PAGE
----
U.S. scientists have launched the first clinical trial to test antibody-drug combination as a long-acting treatment for people living with HIV.

The U.S. National Institute of Allergy and Infectious Diseases (NIAID) announced Friday that investigators are studying whether the long-acting drug cabotegravir and an antibody called VRC07-523LS are safe and tolerable.

The Phase 2 trial will also test whether the combination could prevent HIV from rebounding to detectable levels in people who previously kept the virus suppressed with daily antiretroviral therapy.

The antiretroviral drug cabotegravir can interrupt HIV replication within a cell by preventing viral DNA from integrating into the cell’s DNA.

The antibody prevents HIV from entering a cell in the first place by binding directly to the virus at its cell-docking site. The antibody neutralizes 96 percent of HIV strains on a globally representative panel.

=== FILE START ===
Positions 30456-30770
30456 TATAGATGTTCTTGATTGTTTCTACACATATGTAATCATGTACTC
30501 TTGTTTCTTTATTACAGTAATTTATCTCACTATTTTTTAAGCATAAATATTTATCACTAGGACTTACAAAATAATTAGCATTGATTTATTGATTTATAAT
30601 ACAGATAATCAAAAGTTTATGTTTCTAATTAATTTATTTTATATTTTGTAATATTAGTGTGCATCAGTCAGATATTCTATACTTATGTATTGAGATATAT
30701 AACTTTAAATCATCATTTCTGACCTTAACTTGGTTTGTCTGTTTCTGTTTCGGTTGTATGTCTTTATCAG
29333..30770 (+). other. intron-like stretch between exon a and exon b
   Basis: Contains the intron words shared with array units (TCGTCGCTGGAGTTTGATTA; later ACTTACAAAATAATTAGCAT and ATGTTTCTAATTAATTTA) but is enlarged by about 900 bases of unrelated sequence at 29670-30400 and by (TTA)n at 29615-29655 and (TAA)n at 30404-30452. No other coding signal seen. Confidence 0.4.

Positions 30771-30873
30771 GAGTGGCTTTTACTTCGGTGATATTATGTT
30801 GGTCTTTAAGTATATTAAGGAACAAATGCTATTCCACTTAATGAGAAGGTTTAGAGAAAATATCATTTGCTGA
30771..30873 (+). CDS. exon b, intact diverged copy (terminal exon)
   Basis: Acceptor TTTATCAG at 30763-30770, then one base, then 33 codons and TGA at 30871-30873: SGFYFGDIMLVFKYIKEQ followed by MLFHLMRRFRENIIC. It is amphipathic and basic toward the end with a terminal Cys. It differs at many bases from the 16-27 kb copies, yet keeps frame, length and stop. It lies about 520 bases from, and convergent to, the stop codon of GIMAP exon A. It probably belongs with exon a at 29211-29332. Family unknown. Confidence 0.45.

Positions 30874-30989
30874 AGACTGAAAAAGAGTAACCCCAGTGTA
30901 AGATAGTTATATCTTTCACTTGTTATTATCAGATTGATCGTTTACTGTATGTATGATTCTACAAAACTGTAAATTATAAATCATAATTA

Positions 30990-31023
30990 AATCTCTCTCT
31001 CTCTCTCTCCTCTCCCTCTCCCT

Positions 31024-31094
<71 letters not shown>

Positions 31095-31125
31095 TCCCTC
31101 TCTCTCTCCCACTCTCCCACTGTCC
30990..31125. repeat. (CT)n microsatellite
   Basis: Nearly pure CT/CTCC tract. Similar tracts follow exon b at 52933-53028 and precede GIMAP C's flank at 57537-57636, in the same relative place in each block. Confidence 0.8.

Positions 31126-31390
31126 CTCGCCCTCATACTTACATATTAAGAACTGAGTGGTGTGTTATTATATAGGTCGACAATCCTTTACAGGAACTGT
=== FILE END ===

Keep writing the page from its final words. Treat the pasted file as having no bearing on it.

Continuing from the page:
The ideal antibody-antiretroviral drug combination would be self-administered as a single shot under the skin, the way people with diabetes give themselves insulin, every eight weeks or more, according to NIAID.

The trial will take place at 18 sites in the United States and Puerto Rico. The investigators will enroll 74 people aged 18 years or older who are living with HIV and have been taking daily antiretroviral therapy that has kept the virus suppressed for two years or more. Results are expected in 2022. Enditem

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